Incorporating FSC wood and paper minimizes environmental impacts in a meaningful way. Responsible forestry preserves nature, tackles pollution and climate change, and uplifts communities economically.

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Though certified materials may initially cost more, the benefits make the premium worthwhile. A relatively small investment contributes to restoring ecosystems. Conscientious builders drive responsible forestry so it can become an industry norm.

Product decisions depend on needs and budgets. Not every wood component requires certification. But sourcing responsibly when possible sustains momentum for this crucial movement. Our forests support life, and constructing eco-friendly buildings starts with preserving that foundation.

FAQs About Renewable Wood Products

Why does responsible forestry matter if trees regrow anyway?

Irresponsible deforestation clears large areas, completely destroying habitats and releasing carbon rapidly. Responsible forestry selectively harvests mature timber rotationally so ecosystems remain intact.

Aren't strict forestry regulations enough to ensure sustainable practices?

Government policies often fail to adequately protect the global environment. FSC maintains consistent international standards, often surpassing local legal preservation requirements. Voluntary certification makes businesses accountable beyond basic compliance.

Isn't it expensive and inconvenient to use FSC wood?

Certified products generally carry only a small price premium, which decreases with rising demand. Some initial costs fund better practices, but the societal value is tremendous. Supply chain availability also minimizes operational impacts.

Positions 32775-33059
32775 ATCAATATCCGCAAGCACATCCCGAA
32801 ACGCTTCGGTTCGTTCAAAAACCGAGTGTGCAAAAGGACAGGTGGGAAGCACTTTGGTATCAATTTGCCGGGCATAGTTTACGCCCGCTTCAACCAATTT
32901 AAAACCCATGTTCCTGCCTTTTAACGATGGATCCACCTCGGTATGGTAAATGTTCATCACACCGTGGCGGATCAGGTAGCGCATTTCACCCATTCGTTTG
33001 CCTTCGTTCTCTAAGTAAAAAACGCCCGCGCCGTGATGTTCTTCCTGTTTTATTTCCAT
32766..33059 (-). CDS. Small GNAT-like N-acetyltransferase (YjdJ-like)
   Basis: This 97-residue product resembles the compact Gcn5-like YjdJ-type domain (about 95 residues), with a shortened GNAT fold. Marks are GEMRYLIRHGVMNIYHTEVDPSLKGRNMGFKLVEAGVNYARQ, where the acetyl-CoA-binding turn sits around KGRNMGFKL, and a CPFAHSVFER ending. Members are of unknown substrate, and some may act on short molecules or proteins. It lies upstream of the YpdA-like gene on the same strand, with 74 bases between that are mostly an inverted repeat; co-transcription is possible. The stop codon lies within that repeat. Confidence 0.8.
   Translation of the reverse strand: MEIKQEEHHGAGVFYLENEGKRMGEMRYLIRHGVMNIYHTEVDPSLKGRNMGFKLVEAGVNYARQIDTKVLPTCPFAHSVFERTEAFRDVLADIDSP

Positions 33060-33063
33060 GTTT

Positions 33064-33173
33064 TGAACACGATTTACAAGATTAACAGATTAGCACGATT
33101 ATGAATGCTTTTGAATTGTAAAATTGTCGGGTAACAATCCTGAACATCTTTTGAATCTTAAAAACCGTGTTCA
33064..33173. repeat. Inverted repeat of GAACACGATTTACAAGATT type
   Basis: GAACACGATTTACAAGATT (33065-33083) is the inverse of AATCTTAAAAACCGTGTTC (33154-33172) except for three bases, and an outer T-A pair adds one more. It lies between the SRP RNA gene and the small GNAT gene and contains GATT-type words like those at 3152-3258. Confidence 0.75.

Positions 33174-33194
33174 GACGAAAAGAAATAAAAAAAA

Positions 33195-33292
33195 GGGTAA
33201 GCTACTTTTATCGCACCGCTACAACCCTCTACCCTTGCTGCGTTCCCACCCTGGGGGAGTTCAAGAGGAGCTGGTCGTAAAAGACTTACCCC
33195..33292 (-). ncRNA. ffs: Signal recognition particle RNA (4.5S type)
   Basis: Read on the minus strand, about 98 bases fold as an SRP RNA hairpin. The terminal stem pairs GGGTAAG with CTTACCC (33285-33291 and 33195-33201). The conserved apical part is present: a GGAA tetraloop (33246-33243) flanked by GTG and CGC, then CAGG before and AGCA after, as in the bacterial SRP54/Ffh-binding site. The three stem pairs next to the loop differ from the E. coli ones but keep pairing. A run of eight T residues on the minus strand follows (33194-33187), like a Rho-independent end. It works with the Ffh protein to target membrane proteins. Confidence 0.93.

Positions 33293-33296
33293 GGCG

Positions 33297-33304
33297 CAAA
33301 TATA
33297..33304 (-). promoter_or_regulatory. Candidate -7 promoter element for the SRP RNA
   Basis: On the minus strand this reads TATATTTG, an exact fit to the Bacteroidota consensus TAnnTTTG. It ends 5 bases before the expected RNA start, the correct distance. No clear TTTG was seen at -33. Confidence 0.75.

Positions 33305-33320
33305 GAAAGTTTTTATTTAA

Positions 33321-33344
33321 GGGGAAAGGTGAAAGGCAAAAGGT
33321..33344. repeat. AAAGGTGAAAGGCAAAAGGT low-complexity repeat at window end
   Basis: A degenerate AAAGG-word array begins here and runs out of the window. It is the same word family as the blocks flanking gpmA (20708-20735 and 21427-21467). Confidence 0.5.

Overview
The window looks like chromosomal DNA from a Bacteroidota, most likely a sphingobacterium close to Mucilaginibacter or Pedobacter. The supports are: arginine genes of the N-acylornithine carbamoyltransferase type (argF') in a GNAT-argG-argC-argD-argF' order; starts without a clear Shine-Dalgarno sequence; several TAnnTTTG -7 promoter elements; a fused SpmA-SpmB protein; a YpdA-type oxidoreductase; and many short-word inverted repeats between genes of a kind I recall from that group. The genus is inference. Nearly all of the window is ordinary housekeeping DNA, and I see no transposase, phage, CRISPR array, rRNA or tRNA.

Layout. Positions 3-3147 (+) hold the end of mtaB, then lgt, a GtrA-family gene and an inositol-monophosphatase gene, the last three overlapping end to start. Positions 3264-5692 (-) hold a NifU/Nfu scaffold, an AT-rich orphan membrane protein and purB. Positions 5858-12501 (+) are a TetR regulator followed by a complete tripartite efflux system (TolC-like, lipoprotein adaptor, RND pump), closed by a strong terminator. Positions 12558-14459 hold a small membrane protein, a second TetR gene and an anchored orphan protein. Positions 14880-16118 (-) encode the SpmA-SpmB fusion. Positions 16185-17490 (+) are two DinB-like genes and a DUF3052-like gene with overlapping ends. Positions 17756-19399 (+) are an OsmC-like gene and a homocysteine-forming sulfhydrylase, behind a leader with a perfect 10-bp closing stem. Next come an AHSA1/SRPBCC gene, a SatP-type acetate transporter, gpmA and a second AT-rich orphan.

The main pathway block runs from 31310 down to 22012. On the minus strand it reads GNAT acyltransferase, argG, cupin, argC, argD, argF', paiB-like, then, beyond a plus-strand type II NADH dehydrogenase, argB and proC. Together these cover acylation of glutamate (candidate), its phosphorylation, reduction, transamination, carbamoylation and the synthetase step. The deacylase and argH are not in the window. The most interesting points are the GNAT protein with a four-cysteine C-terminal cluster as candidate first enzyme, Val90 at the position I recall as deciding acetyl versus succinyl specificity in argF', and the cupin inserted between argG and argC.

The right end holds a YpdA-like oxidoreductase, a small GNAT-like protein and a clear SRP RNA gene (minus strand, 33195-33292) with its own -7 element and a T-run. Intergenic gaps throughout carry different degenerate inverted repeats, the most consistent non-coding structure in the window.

Can any wood be FSC-certified?

FSC only certifies well-managed natural forests and plantations meeting standards. Logging in conservation zones is prohibited. Some species in some areas may not yet qualify for pending reforms. However, the scope expands continually to qualified sources.

Are alternative eco-certifications as reliable as FSC?

No certification is perfect. However, the FSC remains most trusted given its independence and comprehensive requirements versus narrower, less consistently verified programs.

Editorial Contributors
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Jonathon Jachura


Jonathon Jachura is a two-time homeowner with hands-on experience with HVAC, gutters, plumbing, lawn care, pest control, and other aspects of owning a home. He is passionate about home maintenance and finding the best services. His main goal is to educate others with crisp, concise descriptions that any homeowner can use. Jon uses his strong technical background to create engaging, easy-to-read, and informative guides. He does most of his home and lawn projects himself but hires professional companies for the “big things.” He knows what goes into finding the best service providers and contractors. Jon studied mechanical engineering at Purdue University in Indiana and worked in the HVAC industry for 12 years. Between his various home improvement projects, he enjoys the outdoors, a good cup of coffee, and spending time with his family.

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Lori Zaino

Lori Zaino is a freelance writer and editor based in Madrid, Spain. With nearly two decades of editorial experience, she’s written and edited for publications like Forbes, CNN, Insider, NBC, Newsweek, The Points Guy, The Infatuation, and many others. Having just completed her first home renovation, she’s more interested in home improvements than ever, dedicated to bringing you fresh and accurate content to help you update your living spaces.